Not real clear on exactly what you want to have happen.
Just guessing, but if you put this in the Find What field …
… and replace where it says tag with the actual tag (if they used square brackets [Block] you'll need to escape from them with backslashes … \[Block\])
Put $2 in the Change To field …
… and then your Block Quote style in the Change Format field.
It'll look for your Tag and the next character following it and then replace them both with the following character only and bring in the style with it.
Or maybe you had a different question.
It wasn't clear? I'll try again.
Sample text (including the tags):
I'm trying to grep all the text between the first tag in angle brackets
and the final tag in angle brackets, even if this spans more than one
paragraph. So in the above example, I want to get all the text from the
first "this" through to the last "quote." In this case that is 2 paragraphs.
How would I grep such a thing?
No, that's not what I meant. I must be explaining this very badly. I
simply want to find all text between even when it spans
Is this an email problem? I'm sending this post via email, and it could
be that the tags are coming out in the Forum as formatting instead of
I think the email is screwing things up here, so I'm going to ask this a
I want to search for all the text between the word Elephant and the word
Tiger in the following text
Elephant is an animal with a trunk
An animal with stripes is a tiger
What grep expression can I use that will find all the text between
Elephant and Tiger?
There isn't any sample text coming through at all.
Try this in the Find Field:
So that's three sub-expressions.
- The first one will find the opening tag;
- the second one will find any character one or more times, followed by a return zero or more times, followed by any character zero or more times (and again two more times — that's 4 paragraphs worth, add more \r*.* sections as needed);
- the third one will find the closing tag.
And $2 in the change field will replace all of it with just the content of the second string. Change format to the style you want.
Thanks very much Bill.
This email interface could do with some work. If I had Internet access
right now I would use it and stop making people double-guess.... But I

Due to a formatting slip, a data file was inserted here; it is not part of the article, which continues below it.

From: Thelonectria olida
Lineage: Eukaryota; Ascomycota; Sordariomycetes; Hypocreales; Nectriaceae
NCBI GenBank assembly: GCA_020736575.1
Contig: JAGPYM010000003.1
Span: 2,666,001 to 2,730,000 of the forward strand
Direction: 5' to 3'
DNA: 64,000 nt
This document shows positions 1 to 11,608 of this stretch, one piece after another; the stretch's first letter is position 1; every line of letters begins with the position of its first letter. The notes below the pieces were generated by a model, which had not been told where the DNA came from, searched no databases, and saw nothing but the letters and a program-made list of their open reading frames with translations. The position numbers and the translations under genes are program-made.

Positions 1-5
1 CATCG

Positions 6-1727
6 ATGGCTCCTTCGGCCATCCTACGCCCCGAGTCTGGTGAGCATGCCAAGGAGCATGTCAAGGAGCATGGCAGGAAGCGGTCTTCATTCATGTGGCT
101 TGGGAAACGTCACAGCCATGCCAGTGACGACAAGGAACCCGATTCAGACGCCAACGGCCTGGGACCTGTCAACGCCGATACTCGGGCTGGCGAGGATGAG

don't right now.
Anyway, I figured out that I could use a | (or) sign, and that gives as
many paragraphs as needed. Plus a non-greedy ? so that it stops as soon
as it reaches the first end-tag. Pretty much the same as you solution,
but a bit more efficient perhaps.
Thanks again for your time and help,
Replace with $2
This turns on Single Line Mode so it ignores the ends of paragraphs, but also looks for the shortest match so it will capture the the paragraphs, or groups of paragraphs, separately. Otherwise it would find everything between the first and last tag as one match.
Much tidier but you need to use a close tag in the last sub-expression.
Don't know what you're seeing that's missing. Works fine just as I pasted it and it appears on the web page here.
Or are you thinking I meant html style tags: <tag> and </tag>? <tag> is just a placeholder for whatever the editor used...
I played around with multiline mode (?m). That seemed more intuitive to
me but it didn't work. In the end I found a slightly different solution
to yours. I can't say I really understand what single line and multi
line modes do...
Single line mode (?s) changes the behavior of the . (period) operator. By default it's disabled and does not match a hard return, so the expression
will always stop matching right before the next hard return. Enabling single line mode will essentially make your text one full long line, as far as the . wildcard is concerned.
You typically need this modifier if you want to grab a match over multiple paragraphs.
Multiple line mode (?m) changes the behavior of the ^ and $ anchor points. By default it is enabled and matches the start and end of a paragraph (right after and before a hard return). Disabling will make ^ and $ only match the very start and the very end of an entire story (the largest single unit of consecutive text in InDesign).
This sounds weird because it seems like the default mode is "normal", and therefore there would be no use to be able to disable this flag. However, originally GREP was designed for simple text line processing, inside of which you'd never would find a hard return. When support for hard returns as 'end of paragraph' got added, GREP needed a modifier to discern between start-of-text and start-of-new-paragraph.
InDesign supports \A and \Z for start and end of story, so you don't need to change this flag, but you get it for free anyway because it's built in into the standard GREP library that Adobe used.